Windhoek — Southern Africa has to settle in for another round of negotiations after talks on Economic Partnership Agreements failed to produce results in June, bringing countries closer to losing access to the lucrative European Union market.
A high-level visit to the region by EU Trade Commissioner Karel de Gught this week highlighted there are still many differences.
The troublesome trade negotiations between the EU and the Southern African Development Community (SADC)-EPA grouping that includes Botswana, Lesotho, Namibia and Swaziland (BLNS), as well as Angola, Mozambique and South Africa, have stretched five years past their 2008 deadline.
South Africa joined the negotiations two years back and is looking to improve the terms it has under the Trade and Development Cooperation Agreement, especially for agricultural products.
For the BLNS, which import about 80 percent of their trade from the continent's economic powerhouse and are joined with Pretoria in the Southern African Customs Union (SACU), the entry of South Africa on the scene presents dilemmas, as well as opportunities for further negotiation and regional economic integration.
As the two economic heavyweights - South Africa and the EU - face it off, the smaller countries are stuck in the middle. From Jun. 14 to 21 senior officials talked in Brussels about clinching the long-awaited trade deal, but little progress was made.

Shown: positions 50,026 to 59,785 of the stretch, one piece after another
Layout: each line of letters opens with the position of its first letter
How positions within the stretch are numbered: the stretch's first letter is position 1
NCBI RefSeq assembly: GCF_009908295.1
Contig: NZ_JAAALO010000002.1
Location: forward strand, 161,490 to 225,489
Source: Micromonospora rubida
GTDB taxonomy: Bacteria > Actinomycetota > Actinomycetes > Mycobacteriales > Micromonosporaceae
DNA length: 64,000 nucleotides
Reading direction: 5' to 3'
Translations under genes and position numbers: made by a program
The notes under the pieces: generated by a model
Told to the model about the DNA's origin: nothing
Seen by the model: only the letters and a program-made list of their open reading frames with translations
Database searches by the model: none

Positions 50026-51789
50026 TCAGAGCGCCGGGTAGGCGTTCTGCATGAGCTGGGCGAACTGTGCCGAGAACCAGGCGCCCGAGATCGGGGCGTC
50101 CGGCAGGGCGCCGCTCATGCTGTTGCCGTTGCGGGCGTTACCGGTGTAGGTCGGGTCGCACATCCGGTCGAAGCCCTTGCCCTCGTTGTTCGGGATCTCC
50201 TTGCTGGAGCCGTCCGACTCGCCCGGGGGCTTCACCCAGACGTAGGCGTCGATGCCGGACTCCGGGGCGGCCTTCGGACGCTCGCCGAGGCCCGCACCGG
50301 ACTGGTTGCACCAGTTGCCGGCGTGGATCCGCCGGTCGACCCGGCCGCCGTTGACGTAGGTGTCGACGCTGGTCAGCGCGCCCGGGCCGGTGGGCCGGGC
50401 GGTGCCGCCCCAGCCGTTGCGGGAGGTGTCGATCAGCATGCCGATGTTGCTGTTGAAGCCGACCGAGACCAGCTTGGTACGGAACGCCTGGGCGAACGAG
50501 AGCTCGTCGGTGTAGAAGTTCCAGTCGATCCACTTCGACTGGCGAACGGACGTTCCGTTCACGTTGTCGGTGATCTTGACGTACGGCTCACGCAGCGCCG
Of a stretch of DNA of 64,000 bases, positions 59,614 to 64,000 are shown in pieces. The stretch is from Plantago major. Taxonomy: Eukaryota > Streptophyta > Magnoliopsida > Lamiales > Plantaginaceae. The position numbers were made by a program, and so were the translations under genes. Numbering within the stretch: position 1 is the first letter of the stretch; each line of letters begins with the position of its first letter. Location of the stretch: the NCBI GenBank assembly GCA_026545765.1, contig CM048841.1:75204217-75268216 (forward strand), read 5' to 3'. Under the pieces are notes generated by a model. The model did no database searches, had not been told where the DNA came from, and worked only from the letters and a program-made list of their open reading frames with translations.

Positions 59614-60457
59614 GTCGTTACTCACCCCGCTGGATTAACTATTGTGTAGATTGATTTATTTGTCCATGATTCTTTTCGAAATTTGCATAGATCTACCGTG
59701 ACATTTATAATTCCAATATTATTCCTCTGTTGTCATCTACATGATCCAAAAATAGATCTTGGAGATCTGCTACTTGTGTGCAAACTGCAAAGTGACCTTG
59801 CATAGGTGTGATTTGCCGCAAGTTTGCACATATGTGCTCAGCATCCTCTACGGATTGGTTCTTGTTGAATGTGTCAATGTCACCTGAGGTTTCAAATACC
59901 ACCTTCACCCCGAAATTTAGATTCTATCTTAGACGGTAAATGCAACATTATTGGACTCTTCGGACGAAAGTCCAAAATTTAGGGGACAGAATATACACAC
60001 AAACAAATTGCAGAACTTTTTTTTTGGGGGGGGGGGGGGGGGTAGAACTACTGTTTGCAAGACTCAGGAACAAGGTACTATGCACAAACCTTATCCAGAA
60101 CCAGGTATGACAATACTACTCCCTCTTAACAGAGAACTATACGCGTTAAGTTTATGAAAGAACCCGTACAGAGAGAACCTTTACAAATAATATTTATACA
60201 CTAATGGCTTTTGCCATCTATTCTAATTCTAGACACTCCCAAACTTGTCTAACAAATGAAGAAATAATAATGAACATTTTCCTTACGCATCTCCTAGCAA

"Basically we are where we were last year, nothing has changed in Brussels that would close the deal," commented Rejoice Karita, senior trade advisor at the Agricultural Trade Forum, a Namibian company representing the agricultural industry.
An impasse in the trade talks occurred between the EU and South Africa when the former indicated that the South Africans had not offered enough in terms of agricultural market access.
The EU had requested market access for 67 tariff lines, but South Africa only conceded on 20 lines and put tariff rate quotas on some of them. According to negotiators, the EU responded that the offer fell short of closing the gaps in market access regulations and they needed to see improvement.
This stalemate jeopardises the discussion on agricultural safeguards, which are extremely important for the smaller economies in the region. Such safeguards allow countries to increase duties or put in place quotas if a sudden surge in imports threatens local agricultural production.
The EU will need to see concessions on South African market access to give the green light for agricultural safeguards. But both parties are unwilling to move, with the South Africans keen to protect their dairy industry and processed products such as ham and confectionaries.
According to Karita, the next round of talks in September and October will be crucial. "The two blocs have strong positions and there is little movement forward. From the side of the European Commission new articles are being added to the text. Such negotiation tactics delay the process and eventually Namibia could be the odd one out," she told IPS.